JJW: The world these days doesn’t afford that kind of commitment. Right now, the kids are following the tech industry around, trying to find jobs.
AT: But there seems to be less of “sticking to it” in relationships than there used to be, as in my mother’s era or with my older brothers and their wives.
JJW: Both Guy Clark and I talked about the fact that we tried to write love songs that kind of honor that battle, in a way. In “Woman in Texas,” I sing that she’ll have days where she will “cuss me too.” But I know she loves me. You just learn to go in the other room when a fight breaks out. I go play my guitar. And part of it is giving her plenty of room to do what she likes to do. Decorate the house? I could care less. I lived on people’s couches. So I say, “If that’s what you want to do, that’s fine with me.” We’ve kind of had that relationship from the beginning. She took care of the kids and the home front, and I went on the road and made the money. I mention that in “She Knows Her Daddy Sings.”
AT: Are you a lot happier these days then you were back in those earlier, wild days?
JJW: I think the middle years were about as good as it got. The kids got off to school. I was running and playing golf. It was the first time I cleaned up, from 1980 to 1988, along in there. I dedicated myself to drying out. I was playing a lot of shows; I think we got the Lost Gonzos Band back together for a while and we toured. In the 1990s, it got old and I switched and found this happy medium where I could do solo stuff or play with the band. But it’s always been that way. Every song I ever did, if you stripped it all away, I would still be playing what I played. The whole band could go to the bathroom and I could still be playing it; it was mine.
Some friends of mine in L.A. — a group of rock people told them, “Jerry Jeff does such warm, tender love songs and intimate, personal ballads, things that we don’t get to do. See if he wants to come out and play with us and show us how he does that.” Even ballads today are so powerful; they don’t have a sweet innocence to them. We don’t seem to have a sensitivity to that kind of music anymore.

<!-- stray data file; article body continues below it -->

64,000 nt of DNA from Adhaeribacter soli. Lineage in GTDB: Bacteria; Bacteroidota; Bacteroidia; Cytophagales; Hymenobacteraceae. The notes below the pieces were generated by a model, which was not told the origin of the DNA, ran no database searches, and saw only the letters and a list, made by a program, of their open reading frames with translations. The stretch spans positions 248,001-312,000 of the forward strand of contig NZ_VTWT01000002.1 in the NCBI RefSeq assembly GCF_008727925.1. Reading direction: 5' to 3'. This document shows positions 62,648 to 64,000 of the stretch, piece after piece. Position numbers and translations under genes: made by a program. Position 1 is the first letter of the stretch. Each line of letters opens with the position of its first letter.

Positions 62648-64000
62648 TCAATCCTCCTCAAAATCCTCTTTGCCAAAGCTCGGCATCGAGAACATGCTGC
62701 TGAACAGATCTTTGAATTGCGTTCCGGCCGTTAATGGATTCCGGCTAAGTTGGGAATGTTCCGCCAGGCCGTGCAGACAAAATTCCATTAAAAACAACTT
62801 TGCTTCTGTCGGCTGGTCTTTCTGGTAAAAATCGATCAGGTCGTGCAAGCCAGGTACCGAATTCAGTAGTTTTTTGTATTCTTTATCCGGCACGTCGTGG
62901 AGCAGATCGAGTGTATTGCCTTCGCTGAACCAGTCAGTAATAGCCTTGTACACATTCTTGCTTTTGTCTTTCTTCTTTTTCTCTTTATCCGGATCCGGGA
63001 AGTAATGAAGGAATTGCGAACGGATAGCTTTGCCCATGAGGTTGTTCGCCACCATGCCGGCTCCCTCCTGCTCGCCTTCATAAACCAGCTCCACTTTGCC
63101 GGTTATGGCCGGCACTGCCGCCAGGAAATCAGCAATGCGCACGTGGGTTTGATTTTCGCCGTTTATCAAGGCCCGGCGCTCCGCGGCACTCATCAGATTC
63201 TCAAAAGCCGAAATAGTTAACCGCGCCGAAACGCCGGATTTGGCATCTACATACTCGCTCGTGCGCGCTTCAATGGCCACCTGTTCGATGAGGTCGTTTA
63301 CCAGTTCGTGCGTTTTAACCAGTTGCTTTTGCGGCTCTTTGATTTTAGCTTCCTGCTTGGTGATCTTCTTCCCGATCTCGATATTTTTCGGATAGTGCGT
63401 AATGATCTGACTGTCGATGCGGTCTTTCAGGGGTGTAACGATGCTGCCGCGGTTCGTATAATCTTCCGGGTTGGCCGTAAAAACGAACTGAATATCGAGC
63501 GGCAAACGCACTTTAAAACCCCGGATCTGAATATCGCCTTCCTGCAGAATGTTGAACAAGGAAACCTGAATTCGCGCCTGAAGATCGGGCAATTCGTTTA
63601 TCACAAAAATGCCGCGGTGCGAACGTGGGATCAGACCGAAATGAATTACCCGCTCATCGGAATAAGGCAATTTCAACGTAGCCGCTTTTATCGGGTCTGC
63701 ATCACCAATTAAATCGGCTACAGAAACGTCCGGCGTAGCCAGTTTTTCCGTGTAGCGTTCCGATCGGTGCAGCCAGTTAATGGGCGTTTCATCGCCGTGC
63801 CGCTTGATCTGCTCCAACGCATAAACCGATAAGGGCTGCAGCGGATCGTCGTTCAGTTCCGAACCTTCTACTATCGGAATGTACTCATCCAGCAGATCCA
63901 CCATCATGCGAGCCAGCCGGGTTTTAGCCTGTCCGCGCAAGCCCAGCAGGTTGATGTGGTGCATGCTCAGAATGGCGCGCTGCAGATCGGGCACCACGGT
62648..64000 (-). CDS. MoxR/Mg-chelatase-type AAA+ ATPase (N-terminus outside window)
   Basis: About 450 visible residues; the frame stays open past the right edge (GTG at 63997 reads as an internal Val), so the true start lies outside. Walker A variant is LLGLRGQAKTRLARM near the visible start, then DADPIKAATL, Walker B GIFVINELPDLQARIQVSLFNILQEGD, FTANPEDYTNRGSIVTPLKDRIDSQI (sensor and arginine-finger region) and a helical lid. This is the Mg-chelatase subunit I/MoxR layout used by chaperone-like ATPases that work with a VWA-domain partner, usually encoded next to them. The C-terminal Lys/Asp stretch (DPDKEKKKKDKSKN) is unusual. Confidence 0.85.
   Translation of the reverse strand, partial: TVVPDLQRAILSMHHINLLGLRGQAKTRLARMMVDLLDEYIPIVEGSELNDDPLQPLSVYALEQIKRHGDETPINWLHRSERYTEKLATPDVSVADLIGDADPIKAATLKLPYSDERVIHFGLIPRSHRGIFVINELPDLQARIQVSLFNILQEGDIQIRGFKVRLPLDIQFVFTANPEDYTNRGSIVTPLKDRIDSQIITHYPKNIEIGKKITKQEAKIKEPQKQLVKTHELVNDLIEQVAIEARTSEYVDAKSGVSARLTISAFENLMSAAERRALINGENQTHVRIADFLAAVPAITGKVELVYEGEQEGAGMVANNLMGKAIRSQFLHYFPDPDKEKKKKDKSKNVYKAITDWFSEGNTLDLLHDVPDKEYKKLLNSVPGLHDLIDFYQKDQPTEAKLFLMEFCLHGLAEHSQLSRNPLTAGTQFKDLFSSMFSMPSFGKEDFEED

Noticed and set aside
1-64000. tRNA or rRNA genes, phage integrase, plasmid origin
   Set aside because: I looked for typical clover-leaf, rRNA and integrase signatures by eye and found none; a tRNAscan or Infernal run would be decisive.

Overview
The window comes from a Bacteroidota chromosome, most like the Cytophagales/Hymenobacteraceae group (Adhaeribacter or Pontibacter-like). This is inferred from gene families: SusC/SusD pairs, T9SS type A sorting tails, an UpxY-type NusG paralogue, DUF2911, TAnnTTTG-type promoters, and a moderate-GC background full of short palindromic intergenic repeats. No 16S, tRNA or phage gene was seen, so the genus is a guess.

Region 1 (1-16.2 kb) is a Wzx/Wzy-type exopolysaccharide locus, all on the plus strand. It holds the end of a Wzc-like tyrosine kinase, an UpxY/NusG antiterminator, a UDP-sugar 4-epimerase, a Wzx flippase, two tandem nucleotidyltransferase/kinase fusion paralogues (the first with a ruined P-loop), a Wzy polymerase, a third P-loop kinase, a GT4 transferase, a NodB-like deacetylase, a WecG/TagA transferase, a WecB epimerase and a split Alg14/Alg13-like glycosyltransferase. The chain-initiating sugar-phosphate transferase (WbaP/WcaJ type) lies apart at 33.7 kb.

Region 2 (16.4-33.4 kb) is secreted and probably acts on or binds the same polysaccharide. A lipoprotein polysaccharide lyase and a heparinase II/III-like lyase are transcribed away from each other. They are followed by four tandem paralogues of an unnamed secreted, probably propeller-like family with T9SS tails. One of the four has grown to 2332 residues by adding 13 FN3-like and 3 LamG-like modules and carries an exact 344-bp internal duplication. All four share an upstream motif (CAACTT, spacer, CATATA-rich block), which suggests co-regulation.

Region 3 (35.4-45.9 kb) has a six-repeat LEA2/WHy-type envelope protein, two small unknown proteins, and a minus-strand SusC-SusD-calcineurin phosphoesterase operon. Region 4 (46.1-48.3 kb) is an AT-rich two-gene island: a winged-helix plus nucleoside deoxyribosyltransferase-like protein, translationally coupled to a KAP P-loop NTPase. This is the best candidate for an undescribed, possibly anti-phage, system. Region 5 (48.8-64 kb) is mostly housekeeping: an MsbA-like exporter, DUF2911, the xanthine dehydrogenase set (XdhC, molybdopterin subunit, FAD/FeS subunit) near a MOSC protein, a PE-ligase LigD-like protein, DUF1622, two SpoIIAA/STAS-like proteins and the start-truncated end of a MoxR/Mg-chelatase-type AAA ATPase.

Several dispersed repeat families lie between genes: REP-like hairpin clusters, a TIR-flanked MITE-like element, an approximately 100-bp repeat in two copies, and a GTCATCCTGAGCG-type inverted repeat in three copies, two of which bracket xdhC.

AT: You’ve always been able to rock it out, too.
JJW: Like Zorba the Greek said, “There’s only two times when I play music: When I’m really sad or really happy.” You’re either celebrating a raucous kind of joy or intimately looking at telling a detailed story.
AT: Do you ever get tired of performing?
JJW: Once I hit the stage I have a great time. We play for the travel; the music’s free.
AT: Anything in particular on your mind today?
JJW: Well, I think I’m going to premier a song in Aspen, it’s called “The Rain Song.” It’s basically about addiction — mine was to booze — and it seems to be a prevalent subject right now, after (the death of) Philip Seymour Hoffman and what’s going on with heroin and Oxycontin in the country. This woman (Olivia Laing) wrote a book, it was on the best-seller list, “The Trip to Echo Spring.” In Tennessee Williams’ “Cat on a Hot Tin Roof,” Brick says, “I’m going to take a little trip to Echo Spring. I drink that ’til the little click happens, and then everything’s all right.”
Echo Spring was a kind of homemade hooch. The book is about six writers who have had addiction problems, but they also won Pulitzer Prizes. They were terribly addicted. I never drank like that.
AT: You were a heavy drinker, though? The perception of the young Jerry Jeff was somebody with a bottle of whiskey who partied all the time and did outrageous things. Do you drink alcohol anymore?
JJW: I was a “juicer.” Now I make veggie smoothies in the morning. I could be a liquid-tarian actually. I love soups. For me, it used to be a shot and a beer. The first thing I dropped was the shot, then the beer. I did backslide a couple of times, but that was getting near the end of me deciding that I couldn’t go out with a few friends and drink just a few beers. The line in the song I have is, “One’s too many; then the bottle don’t hold enough.”